Rufus E. Miles, Jr. was a bureaucrat at the federal Bureau of the Budget in the 1940s when he formulated what has come to be known as Miles’ Law, namely, “Where you stand depends on where you sit,” meaning your view on an issue will vary according to your self-interest and the particular position you occupy in life.
And so it is with gun control. I live in a state with tough gun laws, and I appreciate whatever contribution they make to the tranquility of life that I enjoy here, from the sandy shores of Cape Cod to the rolling hills of the Berkshires.
You’ll come for the beaches, you’ll stay for the dead sharks!
But recently I decided that it was time for me to get an unregistered gun.
After all, I’m a playwright.
I know what you’re thinking. That’s what’s wrong with this country. No matter how tough we make our gun laws, it’s those cretinous goober states that will let a dramatist with a lengthy record of prior absurdist plays buy an unregistered weapon at a gun show and bring it into Massachusetts.
As Louis Brandeis, a Boston lawyer who made it all the way to the Supreme Court, would say, the states are laboratories of democracy. Vive la différence. That’s what makes this country great.
It may surprise you to learn that playwrights need guns, registered or unregistered, but it’s true. Guns have been used as props in the theatre at least since Christopher Marlowe’s 1604 play The Tragicall Life and Death of Dr. Faustus. In Shakespeare’s plays Henry IV and Henry V there is a character named “Pistol” who uses one.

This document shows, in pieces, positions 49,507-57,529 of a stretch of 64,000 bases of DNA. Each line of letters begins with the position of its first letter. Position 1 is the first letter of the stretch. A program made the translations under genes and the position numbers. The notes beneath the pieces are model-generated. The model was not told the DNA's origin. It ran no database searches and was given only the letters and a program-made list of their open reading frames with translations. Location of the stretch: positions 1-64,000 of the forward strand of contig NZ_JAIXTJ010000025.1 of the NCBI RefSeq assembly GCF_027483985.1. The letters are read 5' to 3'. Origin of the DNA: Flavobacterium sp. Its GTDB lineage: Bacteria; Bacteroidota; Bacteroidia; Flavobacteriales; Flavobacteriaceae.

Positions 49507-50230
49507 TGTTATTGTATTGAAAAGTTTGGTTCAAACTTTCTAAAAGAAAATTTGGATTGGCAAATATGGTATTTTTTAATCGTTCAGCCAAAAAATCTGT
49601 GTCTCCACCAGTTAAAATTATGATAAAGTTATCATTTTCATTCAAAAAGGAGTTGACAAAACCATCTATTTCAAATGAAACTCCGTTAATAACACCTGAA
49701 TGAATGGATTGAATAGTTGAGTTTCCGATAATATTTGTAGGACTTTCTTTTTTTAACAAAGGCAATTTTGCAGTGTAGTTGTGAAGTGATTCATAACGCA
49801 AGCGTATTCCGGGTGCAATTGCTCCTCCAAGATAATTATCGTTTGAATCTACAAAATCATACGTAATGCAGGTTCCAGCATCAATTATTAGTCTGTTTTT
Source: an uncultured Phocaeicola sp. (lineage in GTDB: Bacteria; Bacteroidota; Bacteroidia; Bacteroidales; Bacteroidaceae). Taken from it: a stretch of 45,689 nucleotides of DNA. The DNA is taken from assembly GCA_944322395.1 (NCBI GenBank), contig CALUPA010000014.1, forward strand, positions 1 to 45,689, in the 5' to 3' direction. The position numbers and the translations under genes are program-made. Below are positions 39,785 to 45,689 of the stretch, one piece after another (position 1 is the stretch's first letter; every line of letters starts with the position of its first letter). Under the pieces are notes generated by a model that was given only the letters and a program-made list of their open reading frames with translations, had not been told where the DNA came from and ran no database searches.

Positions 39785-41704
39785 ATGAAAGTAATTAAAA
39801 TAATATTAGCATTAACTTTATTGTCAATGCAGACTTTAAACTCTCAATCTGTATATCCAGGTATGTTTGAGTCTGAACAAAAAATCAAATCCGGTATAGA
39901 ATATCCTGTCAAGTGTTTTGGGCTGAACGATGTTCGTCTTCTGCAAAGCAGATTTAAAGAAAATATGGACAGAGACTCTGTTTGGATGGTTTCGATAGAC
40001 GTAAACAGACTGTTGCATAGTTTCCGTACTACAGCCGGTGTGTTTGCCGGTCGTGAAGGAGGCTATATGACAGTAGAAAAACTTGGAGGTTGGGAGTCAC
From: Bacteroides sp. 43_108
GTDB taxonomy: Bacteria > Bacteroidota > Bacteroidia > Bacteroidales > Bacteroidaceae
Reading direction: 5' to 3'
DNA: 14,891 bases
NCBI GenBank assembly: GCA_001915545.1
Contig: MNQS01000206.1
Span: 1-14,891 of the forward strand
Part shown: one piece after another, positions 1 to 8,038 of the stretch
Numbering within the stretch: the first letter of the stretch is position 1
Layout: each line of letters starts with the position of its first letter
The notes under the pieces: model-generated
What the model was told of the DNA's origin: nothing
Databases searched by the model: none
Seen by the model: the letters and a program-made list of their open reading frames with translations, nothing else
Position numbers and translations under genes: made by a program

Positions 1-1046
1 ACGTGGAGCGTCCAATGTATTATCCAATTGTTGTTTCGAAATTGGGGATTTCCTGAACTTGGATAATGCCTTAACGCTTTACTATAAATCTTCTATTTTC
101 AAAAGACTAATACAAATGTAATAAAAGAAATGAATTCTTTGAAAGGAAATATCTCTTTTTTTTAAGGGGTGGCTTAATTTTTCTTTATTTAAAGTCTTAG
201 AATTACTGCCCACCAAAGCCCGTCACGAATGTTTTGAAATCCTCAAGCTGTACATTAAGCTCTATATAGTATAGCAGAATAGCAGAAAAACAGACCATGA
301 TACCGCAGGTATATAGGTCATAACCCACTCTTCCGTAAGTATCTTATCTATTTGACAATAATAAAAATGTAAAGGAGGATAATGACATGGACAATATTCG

Christopher Marlowe, wearing Timberwolves “throwback” warmup jacket
Death by shooting is common in the theatre, from Ibsen’s Hedda Gabler to Arthur Miller’s All My Sons. There’s an aborted duel in Shaw’s Arms and the Man. Pick up a collection of Eugene O’Neill’s plays and you’ll find gunplay to be his favorite form of third act resolution.
O’Neill: “Let’s see, how do I get my characters off the stage? I know–a gun!”
There’s even a dramatic principle involving firearms, known as “Chekhov’s Gun,” restated by one of his protégés as follows; “If in the first act you have hung a pistol on the wall, then in the following one it should be fired. Otherwise don’t put it there.” Clear, simple, and concise rules are what we need in the area of fake gun control, not a lot of hyperventilating.
Chekhov: “Everybody check you gun–somebody’s got mine.”
Happily, you can purchase a starter’s pistol for either athletic or thespic purposes here without the muss and fuss of registration, fingerprinting or background checks. Your local chief of police has no power to stop you from shooting as many fictional characters as you want. The days of Banned in Boston are over.
“Run! Somebody’s shooting at us!”
Once you have a starter’s pistol you’re also in a position to assist people who want to race each other. Without a starter, the opportunities to cheat with a “false start” are just too great. With an armed official supervising, only the most foolhardy sprinters will “jump the gun.” Order is restored.
So I’ll be using my starter’s pistol in the performance of An Interview With Père Ubu, to be performed this fall in Cambridge, Mass. There will be gunfire.
The amazing thing to me now that I have a pistol prop is how instinctively people are able to tell that it’s not a real firearm, only a starter’s pistol.
All I have to do is fire it and people start running.
One thought on “Why I Got an Unregistered Gun”
“All I have to do is fire it and people start running.”
Chances are pretty good that if you threaten a crook with your unregistered starter’s pistol that he will run away. In nature you have some creatures that are not actually deadly (or poisonous) that imitate (in color and/or shape) truly deadly creatures. Though not deadly themselves, they get the side benefit of the deadly versions reputation.